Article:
• The shorter the distance to the goal, the more motivated people will be to reach it.
  • You can trigger this boost of motivation with even the illusion of progress.
  • Motivation plummets right after the goal is reached. You are most at risk of losing a customer immediately after the reward is attained.

Mastery is one reason why gaming is so powerful. People become addicted to trying to master a level. While your website might not be a game, look for ways to build the concept of mastery into it. Enabling visitors to set goals and chart their progress keeps them engaged and motivated to use your website.

People Are Easily Distracted

Even when performing an important task, we tend to easily get distracted and end up clicking to various websites instead of following the linear path to our objective. In general, we get easily distracted on websites for three reasons:

The old brain. Because our old brain is constantly scanning the environment for food, sex, and danger, we can get distracted when any of those things show up.

Peripheral vision. Basically, we have two types of vision: central and peripheral. Central vision is the one we use when we look directly at something and see the details. Peripheral vision is the rest of the visual field – what we do not directly look at. The evolutionary theory concludes that thousands of years ago, the people who were able to see the lion coming as they were sharpening their flint or gazing at the clouds survived at a higher rate, and thus got to pass on their genes. So, peripheral vision has always been important.

Multi-tasking is a myth.

Many people believe that they’re able to multi-task, but the research is clear that we actually can’t. Many years of psychology research shows that people can attend to only one task at a time. We can alternately talk, read, type, and listen; and we are adept at switching between them quickly, so we are under the illusion that we are multi-tasking.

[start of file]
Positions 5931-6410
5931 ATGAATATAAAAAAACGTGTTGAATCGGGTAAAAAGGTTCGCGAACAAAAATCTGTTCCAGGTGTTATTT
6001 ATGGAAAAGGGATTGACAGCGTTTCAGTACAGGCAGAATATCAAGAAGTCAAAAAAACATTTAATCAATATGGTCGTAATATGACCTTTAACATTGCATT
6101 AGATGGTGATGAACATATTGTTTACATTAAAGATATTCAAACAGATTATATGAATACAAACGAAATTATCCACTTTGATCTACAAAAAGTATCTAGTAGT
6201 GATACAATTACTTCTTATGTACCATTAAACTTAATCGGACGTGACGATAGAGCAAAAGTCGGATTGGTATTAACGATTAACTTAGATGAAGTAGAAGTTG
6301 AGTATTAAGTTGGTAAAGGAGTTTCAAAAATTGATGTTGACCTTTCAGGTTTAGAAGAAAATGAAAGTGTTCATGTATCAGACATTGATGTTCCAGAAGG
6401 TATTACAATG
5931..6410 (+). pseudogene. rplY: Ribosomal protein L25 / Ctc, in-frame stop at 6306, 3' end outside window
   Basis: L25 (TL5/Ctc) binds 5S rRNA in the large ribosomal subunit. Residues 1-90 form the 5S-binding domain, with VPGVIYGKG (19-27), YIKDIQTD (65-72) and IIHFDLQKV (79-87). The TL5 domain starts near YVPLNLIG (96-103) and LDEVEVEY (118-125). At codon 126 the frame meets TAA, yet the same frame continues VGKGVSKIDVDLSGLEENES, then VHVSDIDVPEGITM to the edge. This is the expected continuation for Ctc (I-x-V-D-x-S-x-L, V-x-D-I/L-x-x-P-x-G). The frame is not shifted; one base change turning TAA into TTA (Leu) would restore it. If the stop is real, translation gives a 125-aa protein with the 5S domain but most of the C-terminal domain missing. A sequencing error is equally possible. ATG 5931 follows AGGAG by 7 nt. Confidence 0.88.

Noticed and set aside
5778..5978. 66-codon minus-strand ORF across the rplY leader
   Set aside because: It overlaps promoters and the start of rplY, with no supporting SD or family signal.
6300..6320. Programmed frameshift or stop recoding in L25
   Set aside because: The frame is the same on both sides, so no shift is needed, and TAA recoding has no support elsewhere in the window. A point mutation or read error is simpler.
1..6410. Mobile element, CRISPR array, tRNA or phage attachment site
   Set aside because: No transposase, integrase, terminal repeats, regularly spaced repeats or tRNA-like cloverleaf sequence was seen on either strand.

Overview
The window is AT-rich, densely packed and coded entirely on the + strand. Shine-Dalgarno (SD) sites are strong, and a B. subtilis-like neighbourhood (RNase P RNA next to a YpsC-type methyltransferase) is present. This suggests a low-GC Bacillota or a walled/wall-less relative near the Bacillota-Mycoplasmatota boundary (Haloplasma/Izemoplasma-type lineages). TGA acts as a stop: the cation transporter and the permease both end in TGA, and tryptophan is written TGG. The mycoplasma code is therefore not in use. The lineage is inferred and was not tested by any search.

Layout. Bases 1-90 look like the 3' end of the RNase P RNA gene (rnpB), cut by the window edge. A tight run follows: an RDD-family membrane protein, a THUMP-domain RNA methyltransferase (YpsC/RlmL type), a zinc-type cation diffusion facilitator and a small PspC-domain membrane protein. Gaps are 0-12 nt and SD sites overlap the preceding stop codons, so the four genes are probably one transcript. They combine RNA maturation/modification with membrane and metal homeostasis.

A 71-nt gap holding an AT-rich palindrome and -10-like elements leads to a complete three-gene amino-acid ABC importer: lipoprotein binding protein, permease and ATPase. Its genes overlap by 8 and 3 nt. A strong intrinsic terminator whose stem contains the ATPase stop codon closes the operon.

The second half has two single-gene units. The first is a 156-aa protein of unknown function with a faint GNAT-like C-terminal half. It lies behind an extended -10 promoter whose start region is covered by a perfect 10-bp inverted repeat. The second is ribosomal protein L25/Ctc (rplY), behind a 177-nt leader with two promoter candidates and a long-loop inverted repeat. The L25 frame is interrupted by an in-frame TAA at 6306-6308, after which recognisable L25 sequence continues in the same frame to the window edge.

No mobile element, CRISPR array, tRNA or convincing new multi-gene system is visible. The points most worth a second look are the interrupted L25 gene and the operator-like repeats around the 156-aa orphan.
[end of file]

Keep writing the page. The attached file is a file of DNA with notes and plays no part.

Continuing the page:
A study by Ira Hyman and others shows that people who talk on their cell phones while talking run into people more often and notice less of what is around them. The researchers planted an actor in a clown suit riding a unicycle. The people talking on their cell phones were much less likely to remember or even notice the clown. The fact that we are so easily distracted can be both good and bad. If you want to draw attention to a certain part of a web page, that is an easy feat since it is relatively simple to distract people.

But getting people to concentrate on one part of the page can be hard. Also, drawing people’s attention to your website is easy, but having them focus on one section of the page and keeping them from getting distracted while they’re there is hard.

Keep these points in mind:
  • Anything that moves will grab attention, including video, animations and scrolling banners – not that you should use scrolling banners much (and starting them automatically is an especially bad practice), but it’s worth noting nonetheless.